Yoga can actually help with three of these lifestyle changes: exercise, maintaining a healthy weight, and stress reduction.
Be aware that some standing poses, back bends, and inversions should be avoided if you have hypertension. Check with your doctor before starting yoga, and talk with your yoga instructor to be sure the specific poses in class are safe for you.
Yoga Breathing Exercises for High Blood Pressure
Can yogic breathing exercises and Pranayama help to reduce blood pressure? There is a lot of evidence suggesting that yes; breathing exercises can be another helpful tool to lower blood pressure naturally.
Deep breathing for high blood pressure works by calming your sympathetic nervous system and increasing blood flow to your tissues-particularly to your heart as your diaphragm moves up and down.
One study demonstrated that taking 6 deep breaths in half a minute reduced systolic blood pressure by over 3.4 units when compared to those sitting quietly.
Utilizing yoga for high blood pressure is most useful if done as part of a multi-theraputic approach, including lifestyle changes and Ayurvedic remedies for stress and high blood pressure.
As always, when it comes to natural healing, getting results are not usually as quick and easy as popping a pill. The good news is, however, that when you take steps to lower blood pressure naturally by helping the body’s own healing response to take care of the problem, you get true, holistic healing.
As your nervous system becomes more balanced, your whole mind and body system benefits. This means you, generally speaking, will feel better, have more energy, will perform better during the day, and have more resources for coping with stress.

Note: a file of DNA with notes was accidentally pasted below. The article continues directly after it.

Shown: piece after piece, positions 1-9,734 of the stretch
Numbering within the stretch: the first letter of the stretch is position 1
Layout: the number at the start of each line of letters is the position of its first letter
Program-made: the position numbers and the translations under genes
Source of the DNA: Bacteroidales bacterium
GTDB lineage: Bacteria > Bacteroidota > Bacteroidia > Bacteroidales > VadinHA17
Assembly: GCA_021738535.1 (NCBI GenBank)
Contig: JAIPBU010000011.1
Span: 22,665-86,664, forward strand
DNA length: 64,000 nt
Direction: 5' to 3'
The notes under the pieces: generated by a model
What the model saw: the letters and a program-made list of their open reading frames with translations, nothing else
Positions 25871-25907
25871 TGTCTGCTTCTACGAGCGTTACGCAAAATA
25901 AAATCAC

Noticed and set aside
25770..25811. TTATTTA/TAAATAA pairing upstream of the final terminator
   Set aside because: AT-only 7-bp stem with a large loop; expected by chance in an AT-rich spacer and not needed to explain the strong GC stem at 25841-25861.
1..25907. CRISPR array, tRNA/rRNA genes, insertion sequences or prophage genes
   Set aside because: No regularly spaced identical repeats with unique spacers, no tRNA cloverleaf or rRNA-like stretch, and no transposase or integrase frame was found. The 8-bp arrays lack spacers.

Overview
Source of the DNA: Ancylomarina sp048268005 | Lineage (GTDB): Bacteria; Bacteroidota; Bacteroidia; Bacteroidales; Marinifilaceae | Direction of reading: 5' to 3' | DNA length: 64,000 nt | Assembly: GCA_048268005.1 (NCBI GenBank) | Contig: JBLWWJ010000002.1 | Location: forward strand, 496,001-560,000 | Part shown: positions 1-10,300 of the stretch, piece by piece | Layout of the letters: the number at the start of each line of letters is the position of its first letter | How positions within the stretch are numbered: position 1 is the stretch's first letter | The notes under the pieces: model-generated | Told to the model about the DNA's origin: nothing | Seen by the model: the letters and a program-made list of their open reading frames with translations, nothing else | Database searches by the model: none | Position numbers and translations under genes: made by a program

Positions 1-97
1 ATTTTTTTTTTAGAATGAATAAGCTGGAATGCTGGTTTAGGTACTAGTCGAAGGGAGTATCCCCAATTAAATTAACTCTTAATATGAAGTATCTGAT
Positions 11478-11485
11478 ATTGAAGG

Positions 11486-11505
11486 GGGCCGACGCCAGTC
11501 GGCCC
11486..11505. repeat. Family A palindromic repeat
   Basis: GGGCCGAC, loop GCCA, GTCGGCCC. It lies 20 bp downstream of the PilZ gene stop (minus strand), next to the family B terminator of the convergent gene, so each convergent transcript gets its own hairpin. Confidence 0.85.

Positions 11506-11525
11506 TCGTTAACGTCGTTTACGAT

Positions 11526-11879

Adho Mukha Shvanasana (Downward-Facing Dog Pose) with Support
Begin on your hands and knees and place two or three blankets (folded lengthwise) underneath your chest. Press the weight evenly through the hands as you straighten your arms and lift up through the inner edges of the arms. Release your shoulder blades away from your neck toward your hips, straighten the legs, and lift your pelvis up into adho mukha svanasana (downward-facing dog pose). Separate your feet wider than hip-width apart.
Uttanasana (Standing Forward Bend Pose) with Head Support
Separate the feet as wide apart as the narrow side of a yoga mat. Align the outer heels and little toes on the edges of the mat, and place a block at its tallest height between your feet and in line with your big toes. Depending on your proportions and the flexibility of your hamstrings, you may need more or less support. Stack a couple of blocks, if necessary, or put the blocks or a folded blanket on the seat of a chair to rest your head.
Pashchimottanasana (Posterior Stretch Pose)
Sit on two folded blankets and extend your legs straight in front of you in dandasana (seated staff pose), feet hip-width apart. Place a bolster lengthwise on top of your legs, with a folded blanket on the bolster closer to your feet. Lift the sides of your torso up. If you find that you’re slumping backward, sit on more support. Extend forward and hold the outside edges of your feet with your hands. Lengthen your abdomen over the bolster and rest your forehead on the blanket.
Halasana (Plow Pose)
Experiment with this pose using blankets, a bolster, and a chair for support. If you feel any discomfort, simply come out of the pose and rest in shavasana. Stack three folded blankets at the end of your mat. The smooth, folded edges of the blankets should be in line with the edge of your mat. Open another blanket on the floor in front of your mat for the back of your head, place a bolster on the mat behind your blankets for your pelvis to rest on, and position a chair on the floor in front of your mat and folded blankets. Lie down with your shoulders, upper back, and base of your neck on the stacked blankets, your head on the blanket on the floor, and your pelvis resting on the bolster.